Key takeaways

  • Refinancing your car loan could save you hundreds or thousands of dollars if you qualify for a lower rate.
  • Conversely, you may have trouble qualifying for a lower rate if your credit score has dropped since taking out the original loan.
  • You may also have to pay more interest over the life of the new loan if you refinance to a longer repayment term.

Financing a car can be expensive. Monthly payments on cars have soared. As of early 2024, the average was $523 for used vehicles and $735 if you buy new, according to Experian.

One solution is to refinance your car loan. If you can secure a lower auto loan refinance rate, you could lower your payments and save on interest.

But refinancing is not without risk and could even increase your costs. So, it’s best to consider the benefits and drawbacks of refinancing and assess your financial situation to determine if it’s a smart move.

Pros and cons of refinancing a car loan

The benefits of refinancing your current auto loan center around saving money. You may also be able to refinance for more than you owe if you need cash. Consider these when determining if refinancing is right for you.

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  • You could find lower rates.
  • You may lower your monthly payments.
  • You can pay off your loan sooner.
  • You may consolidate multiple loans.
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  • You may pay more in interest.
  • You may have to pay fees.
  • You could increase your odds of going upside-down.

Pros of refinancing your car loan

You could find lower interest rates

Your interest rate significantly impacts your monthly auto loan payment. Lenders base your interest on your credit score, among other factors.

If your credit has improved since you took out your loan, it’s a great time to explore refinancing options. You may receive more favorable terms and rates. Your credit score is likely higher if you’ve made timely loan payments and responsibly managed your other debts.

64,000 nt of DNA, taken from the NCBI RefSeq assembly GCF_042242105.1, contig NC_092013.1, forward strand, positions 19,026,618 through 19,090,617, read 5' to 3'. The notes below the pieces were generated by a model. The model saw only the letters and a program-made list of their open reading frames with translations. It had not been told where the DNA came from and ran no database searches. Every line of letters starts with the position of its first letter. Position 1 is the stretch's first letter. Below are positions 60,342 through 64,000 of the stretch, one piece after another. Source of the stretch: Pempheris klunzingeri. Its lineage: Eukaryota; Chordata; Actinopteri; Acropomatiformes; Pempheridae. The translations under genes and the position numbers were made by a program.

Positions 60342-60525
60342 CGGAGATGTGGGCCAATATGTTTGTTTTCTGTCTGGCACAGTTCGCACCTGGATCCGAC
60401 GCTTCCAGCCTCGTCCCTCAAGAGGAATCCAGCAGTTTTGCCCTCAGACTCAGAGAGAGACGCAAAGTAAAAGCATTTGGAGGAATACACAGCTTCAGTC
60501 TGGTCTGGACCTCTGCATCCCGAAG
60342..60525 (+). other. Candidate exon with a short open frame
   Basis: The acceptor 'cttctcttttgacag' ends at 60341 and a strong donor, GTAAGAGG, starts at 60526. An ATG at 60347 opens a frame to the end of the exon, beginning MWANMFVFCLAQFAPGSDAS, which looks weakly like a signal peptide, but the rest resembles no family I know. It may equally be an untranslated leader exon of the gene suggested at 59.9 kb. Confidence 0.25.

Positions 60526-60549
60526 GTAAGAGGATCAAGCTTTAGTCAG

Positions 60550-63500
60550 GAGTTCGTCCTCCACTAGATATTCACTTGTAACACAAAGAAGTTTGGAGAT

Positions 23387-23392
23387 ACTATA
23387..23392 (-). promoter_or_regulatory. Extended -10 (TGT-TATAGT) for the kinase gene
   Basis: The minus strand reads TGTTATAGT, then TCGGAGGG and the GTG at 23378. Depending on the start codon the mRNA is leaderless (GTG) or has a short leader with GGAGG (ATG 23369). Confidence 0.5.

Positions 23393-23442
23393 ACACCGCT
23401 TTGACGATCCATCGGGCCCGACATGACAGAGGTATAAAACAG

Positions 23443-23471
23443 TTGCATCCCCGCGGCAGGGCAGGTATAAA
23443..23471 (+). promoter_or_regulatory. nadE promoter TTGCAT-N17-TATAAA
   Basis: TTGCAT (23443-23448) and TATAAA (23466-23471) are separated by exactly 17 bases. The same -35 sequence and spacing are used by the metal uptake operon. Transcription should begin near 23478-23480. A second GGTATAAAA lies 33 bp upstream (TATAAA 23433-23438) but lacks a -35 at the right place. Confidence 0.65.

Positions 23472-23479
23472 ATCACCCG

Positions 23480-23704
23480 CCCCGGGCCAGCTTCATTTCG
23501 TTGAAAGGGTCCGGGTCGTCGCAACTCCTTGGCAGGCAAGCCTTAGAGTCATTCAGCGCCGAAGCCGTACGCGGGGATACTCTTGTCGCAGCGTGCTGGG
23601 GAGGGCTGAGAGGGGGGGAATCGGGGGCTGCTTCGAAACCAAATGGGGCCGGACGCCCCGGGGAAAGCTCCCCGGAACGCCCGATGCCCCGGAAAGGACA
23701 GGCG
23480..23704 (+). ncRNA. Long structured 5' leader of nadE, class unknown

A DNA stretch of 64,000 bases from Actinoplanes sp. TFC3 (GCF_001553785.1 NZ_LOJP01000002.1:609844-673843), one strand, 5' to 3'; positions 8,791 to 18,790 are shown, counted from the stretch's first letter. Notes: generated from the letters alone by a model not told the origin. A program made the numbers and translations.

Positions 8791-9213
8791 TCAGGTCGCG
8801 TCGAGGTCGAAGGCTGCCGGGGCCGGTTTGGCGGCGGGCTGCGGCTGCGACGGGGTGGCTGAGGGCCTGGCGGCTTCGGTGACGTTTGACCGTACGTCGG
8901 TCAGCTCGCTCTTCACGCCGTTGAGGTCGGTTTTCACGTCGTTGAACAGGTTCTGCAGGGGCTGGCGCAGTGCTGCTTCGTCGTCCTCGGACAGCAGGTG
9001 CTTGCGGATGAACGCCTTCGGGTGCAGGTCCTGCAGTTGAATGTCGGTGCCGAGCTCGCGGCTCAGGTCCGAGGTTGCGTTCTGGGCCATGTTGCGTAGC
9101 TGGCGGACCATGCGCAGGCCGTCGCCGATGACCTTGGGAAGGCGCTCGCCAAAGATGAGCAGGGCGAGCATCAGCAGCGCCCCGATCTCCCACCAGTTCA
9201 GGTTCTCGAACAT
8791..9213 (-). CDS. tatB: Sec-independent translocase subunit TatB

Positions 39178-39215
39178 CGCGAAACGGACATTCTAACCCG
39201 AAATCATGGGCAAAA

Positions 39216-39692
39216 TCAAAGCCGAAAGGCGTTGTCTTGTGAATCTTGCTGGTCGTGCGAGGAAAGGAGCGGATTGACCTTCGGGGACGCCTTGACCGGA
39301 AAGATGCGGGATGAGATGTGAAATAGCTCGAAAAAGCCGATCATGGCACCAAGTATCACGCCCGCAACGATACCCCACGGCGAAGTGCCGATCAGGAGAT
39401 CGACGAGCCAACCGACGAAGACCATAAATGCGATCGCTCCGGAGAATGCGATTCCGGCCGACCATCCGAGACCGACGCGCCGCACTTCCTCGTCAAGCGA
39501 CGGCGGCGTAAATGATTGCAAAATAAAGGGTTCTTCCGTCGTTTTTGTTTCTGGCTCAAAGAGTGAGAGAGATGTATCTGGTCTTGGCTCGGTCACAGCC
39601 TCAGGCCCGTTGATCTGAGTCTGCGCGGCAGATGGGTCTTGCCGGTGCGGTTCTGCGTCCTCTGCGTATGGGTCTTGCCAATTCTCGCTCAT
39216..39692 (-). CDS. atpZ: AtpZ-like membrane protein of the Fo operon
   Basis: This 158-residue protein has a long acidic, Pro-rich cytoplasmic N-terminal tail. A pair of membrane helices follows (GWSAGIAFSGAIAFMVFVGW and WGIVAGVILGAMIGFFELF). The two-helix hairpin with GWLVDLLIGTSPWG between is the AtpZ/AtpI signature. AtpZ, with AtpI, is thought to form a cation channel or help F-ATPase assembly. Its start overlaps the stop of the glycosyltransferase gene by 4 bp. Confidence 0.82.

You may lower your monthly payments

If you struggle to meet your monthly payments, refinancing can make your monthly payment more affordable and free up cash in your budget. You can get a lower rate, a longer term or both.

Imagine you had a 36-month car loan with a $15,000 remaining balance and an 11 percent annual percentage rate (APR). Here’s how refinancing could change your payment.

Amount owed Remaining payments Interest rate Monthly payment
Original loan $15,000 36 11.00% $491
Refi with longer term $15,000 48 11.00% $388
Refi with lower rate $15,000 36 9.00% $373

You can pay off your loan sooner

Refinancing can also lead to paying off your loan early. If your income has increased since taking out your auto loan, it may be a good time to refinance to a shorter term. If you pay your loan early, you’ll save on interest — assuming the lender’s prepayment penalty doesn’t outweigh your savings.

But if you’d prefer not to refinance, you can make larger monthly payments to reduce the balance faster. You’ll accomplish the same result and may save money by avoiding origination and other fees.

You may access quick cash

Some lenders offer cash-back auto loan refinancing, which can be beneficial if you need fast cash. In addition to a new loan that replaces your current one, you’ll receive money based on the equity you have in your vehicle.

For example, if you have $10,000 left on your auto loan and the current value of your car is $15,000, you have $5,000 in equity. If you decided to withdraw the full $5,000, your total loan amount would be $15,000.

This type of refinancing is not without risk. There’s a chance you’ll become upside-down in your loan, owing more than it’s worth. This makes it more challenging to turn a profit if you decide to sell.